The coach of FC Barcelona, Pep Guardiola, is due to be released from hospital today following medical evaluation of the condition of the disc herniation he is suffering from (read article in Castilian here, La Vanguardia).The exact time of his departure from the hospital, the Clinica Dexeus, is not known as it will depend on when he is visited by the doctor as well as the feelings of Guardiola himself regarding the development of the problem. He was admitted to hospital in the early hours of Thursday morning, after suffering intense back pain. According to hospital sources, Guardiola is undergoing a drug and epidural treatment for the problem and as yet there is no date set for him to return to his job at Barça.
Spanish teenagers start having sex on average at 18.2 years of age, which is some five years earlier than the age their grandparents were when they began sexual relations (read article in Castilian here, El Periodico). Fifty years ago, the average age for losing one's virginity was 23.8 years, while the number of girls who have had sex before reaching their 16th birthday has increased 12-fold in the last five decades. These are some of the findings in a report produced by Observatory on Infant and Adolescent Health of the Sant Joan de Déu Hospital, entitled 'The adolescent and their environment in the 21st century'. According to the report's authors, reasons for the change in attitudes towards sex include a lower awareness of risk factors, uncontrolled consumption of alcohol and drugs, and peer pressure. The number of times that teenagers between 15 and 19 years old have sexual relationships in a month was found to be, on average, nine times for females and eight for males, while 16 percent of adolescents have sex for the first time before they reach 16 years of age.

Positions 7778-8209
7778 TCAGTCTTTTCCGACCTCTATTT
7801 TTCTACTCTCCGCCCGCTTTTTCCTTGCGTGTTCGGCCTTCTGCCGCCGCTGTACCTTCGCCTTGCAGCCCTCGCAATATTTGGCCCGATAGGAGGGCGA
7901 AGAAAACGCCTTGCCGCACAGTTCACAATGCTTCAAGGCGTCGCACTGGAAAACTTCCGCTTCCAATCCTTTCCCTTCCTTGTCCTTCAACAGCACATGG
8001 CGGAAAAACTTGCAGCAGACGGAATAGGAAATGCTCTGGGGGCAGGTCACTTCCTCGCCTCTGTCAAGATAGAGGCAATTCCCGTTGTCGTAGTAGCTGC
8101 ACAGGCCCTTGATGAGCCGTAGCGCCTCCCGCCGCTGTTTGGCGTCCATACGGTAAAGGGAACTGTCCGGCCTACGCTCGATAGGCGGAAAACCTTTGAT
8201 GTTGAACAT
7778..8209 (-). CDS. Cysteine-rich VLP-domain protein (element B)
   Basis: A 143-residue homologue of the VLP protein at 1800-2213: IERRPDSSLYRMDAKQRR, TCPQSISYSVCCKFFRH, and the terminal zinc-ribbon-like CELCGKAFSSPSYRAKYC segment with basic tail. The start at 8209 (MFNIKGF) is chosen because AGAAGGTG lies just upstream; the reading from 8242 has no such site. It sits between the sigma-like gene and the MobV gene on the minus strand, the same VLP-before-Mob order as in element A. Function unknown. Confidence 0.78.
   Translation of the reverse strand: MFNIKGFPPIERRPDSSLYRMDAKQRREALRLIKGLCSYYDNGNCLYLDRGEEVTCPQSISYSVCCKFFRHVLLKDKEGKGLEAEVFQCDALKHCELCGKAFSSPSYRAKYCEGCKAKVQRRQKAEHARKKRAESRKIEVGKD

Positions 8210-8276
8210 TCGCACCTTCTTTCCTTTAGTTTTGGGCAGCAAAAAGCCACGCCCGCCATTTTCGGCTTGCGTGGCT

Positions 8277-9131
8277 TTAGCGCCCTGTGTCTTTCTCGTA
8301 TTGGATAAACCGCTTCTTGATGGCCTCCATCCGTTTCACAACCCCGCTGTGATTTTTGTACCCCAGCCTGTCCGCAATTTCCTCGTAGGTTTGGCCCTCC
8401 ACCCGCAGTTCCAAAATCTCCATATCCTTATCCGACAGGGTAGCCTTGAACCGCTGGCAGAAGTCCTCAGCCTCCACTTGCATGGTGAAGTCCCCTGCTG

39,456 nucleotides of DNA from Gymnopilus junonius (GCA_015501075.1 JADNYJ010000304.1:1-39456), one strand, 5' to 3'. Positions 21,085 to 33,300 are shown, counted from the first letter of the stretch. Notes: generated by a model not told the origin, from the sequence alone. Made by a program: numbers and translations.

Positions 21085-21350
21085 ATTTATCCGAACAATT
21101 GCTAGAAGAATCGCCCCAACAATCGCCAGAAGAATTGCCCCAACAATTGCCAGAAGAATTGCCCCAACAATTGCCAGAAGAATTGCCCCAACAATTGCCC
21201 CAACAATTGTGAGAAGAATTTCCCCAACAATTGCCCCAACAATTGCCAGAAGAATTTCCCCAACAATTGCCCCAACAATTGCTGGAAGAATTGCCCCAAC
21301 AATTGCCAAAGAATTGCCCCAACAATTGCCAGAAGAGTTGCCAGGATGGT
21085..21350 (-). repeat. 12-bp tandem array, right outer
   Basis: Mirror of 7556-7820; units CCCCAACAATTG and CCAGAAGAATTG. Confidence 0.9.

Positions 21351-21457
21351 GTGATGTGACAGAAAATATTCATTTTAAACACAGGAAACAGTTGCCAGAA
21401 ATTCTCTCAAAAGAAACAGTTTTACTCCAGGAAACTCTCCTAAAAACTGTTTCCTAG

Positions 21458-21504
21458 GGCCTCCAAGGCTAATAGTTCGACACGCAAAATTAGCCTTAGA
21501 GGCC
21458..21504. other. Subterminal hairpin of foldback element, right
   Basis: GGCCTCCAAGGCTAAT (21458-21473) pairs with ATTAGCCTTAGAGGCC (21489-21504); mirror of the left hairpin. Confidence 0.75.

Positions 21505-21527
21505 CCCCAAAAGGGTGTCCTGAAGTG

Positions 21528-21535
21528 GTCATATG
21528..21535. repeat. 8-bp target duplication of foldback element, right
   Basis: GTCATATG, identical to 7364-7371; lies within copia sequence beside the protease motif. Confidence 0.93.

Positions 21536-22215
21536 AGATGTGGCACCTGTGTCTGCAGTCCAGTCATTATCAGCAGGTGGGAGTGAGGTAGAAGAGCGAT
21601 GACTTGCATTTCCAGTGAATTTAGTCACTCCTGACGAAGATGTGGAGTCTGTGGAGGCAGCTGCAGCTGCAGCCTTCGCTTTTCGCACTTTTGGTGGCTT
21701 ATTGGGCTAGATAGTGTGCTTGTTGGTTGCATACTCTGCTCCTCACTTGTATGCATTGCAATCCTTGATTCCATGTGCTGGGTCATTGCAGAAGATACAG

The 'hidden' economy of Spain is worth around 17 percent of the country's gross domestic product, according to a new study (read article in Castilian here, La Vanguardia). Written by a group of professors from the Rey Juan Carlos University, the findings have been published in the journal of the Fundación de las Cajas de Ahorros (Foundation of Savings Banks, Funcas). The study also found that around four million people are currently occupied in this 'unofficial' underground economy. In the last 20 years, while the official economy has doubled in size, the unofficial one has quadrupled - "this shows that a thriving economy and a hidden economy are perfectly compatible", according to the study. Funcas said that the hidden economy was reaching worrying levels in some economies such as Spain because of its effects on equity, efficiency and competition.